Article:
In early sobriety, we actually gain our first experience at enduring grief without a drink or drug. Having read Caroline Knapp’s memoir “Drinking: A Love Story”, it was easy to grasp the reality that we actually had a relationship with alcohol/drugs. Perhaps it was your best friend who betrayed you in the end, or your lover that abused you but you kept going back for more. Quitting that relationship cold turkey does produce grief effects. It’s the loss of your liquid courage, your instant oblivion, your coping mechanism to just about any undesired feeling or situation. Not to mention the loss of your perceived identity in relation to the drink- i.e. as the outgoing partier, or whatever the case may have been. The anxiety of “who will I be without my good ol’ pal, Captain Morgan (or Jack Daniels perhaps)?”
Stages of Grief in Recovery
First of course there’s the denial. With addiction, that’s a major symptom of the active disease anyway. With the loss of a loved one, especially if it’s sudden and unexpected, during the initial shock and denial it may actually not feel real – you think, how could something so awful be real? It feels like a nightmare and you just keep expecting to wake up from it.
In the stage known as Bargaining, closely linked to denial, we may try foxhole prayer... “Please God, if you just get me out of this situation, I’ll never [drink] again”. We sometimes flip this concept and it becomes what we’d call Reservations. Reservations are those dangerous exceptions you hold on to in which you justify “if this happens… then I can drink”. Like, I can stay sober but if so-and-so dies, all bets are off. That is how an alcoholic reserves her/his right to drink… under certain circumstances. This obviously is discouraged, and why newcomers are encouraged to drill it into their brains: “don’t drink even no matter what” or sometimes heard “don’t drink, even if you’re a$$ falls off”.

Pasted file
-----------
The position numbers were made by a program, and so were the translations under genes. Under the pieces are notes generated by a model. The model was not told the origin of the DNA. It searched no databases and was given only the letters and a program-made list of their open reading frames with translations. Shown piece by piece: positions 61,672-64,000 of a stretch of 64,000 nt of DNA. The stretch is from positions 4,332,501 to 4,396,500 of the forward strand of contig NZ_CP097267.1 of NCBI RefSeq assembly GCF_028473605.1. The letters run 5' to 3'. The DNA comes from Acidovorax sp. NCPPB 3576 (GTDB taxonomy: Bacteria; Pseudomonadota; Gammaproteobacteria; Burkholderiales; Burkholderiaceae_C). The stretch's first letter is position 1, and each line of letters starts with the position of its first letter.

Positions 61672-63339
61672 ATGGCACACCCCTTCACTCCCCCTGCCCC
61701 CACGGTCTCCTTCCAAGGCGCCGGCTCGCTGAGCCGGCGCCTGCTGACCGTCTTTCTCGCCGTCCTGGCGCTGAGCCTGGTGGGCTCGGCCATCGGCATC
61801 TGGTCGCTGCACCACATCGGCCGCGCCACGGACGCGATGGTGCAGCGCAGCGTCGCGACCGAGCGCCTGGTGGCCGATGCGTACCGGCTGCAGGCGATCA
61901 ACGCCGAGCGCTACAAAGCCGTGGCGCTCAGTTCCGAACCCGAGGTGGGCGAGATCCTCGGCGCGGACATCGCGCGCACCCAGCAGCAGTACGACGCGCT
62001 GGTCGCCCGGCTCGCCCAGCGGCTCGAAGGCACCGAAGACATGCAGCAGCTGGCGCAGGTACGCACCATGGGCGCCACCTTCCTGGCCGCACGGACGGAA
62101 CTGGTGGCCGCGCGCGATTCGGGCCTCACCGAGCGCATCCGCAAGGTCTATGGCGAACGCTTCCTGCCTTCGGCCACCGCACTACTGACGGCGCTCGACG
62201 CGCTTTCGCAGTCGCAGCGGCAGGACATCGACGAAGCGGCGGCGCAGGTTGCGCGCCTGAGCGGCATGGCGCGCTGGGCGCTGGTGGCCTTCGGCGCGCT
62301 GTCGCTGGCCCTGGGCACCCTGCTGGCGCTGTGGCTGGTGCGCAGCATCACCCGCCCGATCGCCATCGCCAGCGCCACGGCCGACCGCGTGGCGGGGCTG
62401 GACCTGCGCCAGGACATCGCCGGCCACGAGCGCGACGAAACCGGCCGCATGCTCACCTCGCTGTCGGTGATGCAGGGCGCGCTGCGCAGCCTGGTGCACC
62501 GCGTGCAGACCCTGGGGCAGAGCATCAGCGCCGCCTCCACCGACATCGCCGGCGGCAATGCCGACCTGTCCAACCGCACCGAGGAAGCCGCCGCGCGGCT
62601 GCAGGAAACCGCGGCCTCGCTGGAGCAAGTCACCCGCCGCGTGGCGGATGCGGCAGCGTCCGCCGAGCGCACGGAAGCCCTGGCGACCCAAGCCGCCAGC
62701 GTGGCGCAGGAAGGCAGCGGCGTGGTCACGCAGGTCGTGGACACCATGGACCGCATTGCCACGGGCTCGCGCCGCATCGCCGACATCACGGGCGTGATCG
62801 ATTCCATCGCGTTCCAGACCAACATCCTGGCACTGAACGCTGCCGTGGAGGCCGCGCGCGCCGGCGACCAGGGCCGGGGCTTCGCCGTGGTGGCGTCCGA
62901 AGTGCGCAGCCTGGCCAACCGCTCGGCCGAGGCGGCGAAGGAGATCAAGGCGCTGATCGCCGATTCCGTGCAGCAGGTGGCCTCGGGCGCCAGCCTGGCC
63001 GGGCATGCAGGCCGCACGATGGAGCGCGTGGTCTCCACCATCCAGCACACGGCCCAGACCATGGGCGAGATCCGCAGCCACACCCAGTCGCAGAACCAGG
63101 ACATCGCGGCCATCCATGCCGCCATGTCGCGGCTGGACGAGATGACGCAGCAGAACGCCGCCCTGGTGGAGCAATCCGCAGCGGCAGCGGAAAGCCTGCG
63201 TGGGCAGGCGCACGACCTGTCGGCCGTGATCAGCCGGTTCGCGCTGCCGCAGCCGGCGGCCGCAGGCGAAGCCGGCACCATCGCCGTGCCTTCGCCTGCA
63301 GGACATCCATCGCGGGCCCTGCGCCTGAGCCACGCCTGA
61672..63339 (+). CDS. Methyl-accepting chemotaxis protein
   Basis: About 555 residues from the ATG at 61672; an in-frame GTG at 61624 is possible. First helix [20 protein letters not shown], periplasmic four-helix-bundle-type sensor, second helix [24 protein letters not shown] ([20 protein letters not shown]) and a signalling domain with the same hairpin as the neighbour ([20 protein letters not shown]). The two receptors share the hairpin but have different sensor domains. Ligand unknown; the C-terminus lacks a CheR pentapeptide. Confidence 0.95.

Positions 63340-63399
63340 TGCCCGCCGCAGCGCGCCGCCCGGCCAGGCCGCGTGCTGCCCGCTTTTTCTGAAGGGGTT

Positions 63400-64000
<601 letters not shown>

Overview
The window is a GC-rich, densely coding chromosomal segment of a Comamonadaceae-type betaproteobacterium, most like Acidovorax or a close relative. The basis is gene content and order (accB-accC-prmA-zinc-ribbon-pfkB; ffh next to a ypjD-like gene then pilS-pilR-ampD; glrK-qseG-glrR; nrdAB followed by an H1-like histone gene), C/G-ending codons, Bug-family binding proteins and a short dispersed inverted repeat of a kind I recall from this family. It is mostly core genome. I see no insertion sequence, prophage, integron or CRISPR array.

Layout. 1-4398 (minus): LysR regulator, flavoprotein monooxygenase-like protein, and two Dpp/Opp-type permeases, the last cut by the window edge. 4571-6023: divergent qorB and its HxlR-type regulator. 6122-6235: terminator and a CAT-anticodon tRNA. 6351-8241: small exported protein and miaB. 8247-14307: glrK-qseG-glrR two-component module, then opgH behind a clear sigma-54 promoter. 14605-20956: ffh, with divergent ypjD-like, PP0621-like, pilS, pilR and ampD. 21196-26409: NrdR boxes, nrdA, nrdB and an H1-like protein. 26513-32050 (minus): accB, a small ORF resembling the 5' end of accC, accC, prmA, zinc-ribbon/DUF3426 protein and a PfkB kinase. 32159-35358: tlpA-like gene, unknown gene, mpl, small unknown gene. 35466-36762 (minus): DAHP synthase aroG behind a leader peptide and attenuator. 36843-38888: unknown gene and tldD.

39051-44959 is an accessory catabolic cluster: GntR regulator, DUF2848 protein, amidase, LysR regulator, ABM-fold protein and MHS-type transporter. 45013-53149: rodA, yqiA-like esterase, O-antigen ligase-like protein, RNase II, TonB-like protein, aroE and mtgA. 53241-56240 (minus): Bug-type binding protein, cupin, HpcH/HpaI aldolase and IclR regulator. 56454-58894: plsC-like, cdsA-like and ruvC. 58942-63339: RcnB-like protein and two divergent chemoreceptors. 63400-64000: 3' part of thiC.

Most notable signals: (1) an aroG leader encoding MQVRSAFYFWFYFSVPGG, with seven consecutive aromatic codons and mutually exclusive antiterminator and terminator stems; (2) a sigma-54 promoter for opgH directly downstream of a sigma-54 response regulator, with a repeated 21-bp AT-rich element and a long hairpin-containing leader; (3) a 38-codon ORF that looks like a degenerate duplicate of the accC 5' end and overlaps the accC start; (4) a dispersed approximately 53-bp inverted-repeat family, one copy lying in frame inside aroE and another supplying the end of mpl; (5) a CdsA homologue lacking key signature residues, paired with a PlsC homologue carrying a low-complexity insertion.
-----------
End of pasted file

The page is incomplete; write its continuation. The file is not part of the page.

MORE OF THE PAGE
Anger is another stage of grief. The A.A. big book warns “if we were to live we had to be free of anger” … but anger is normal stage of grief; it’s what we do with it that matters. As always, step work with a sponsor helps. It is important when the anger comes to get it out, for example screaming when you can (i.e. alone in car so your neighbors don’t think you’re a lunatic), working out is great for this stage- focus on your anger as you lift weights or whatever exercise you engage in.
Typically just beneath the anger we find sadness. Depression is another symptom of grief. When going through grief, sudden bursts of crying are normal and common. Experience dictates that they become fewer and farther between when you actually let it out when these come on. You may fear “if I start, I’m afraid I won’t be able to stop” but this is not true. How often in meetings (or in general!) do we see people ashamed to cry in public? Letting it out not only will help you, but by example in showing your true feelings of grief you may help countless others too.
Is it the -ism Talking or the Grief?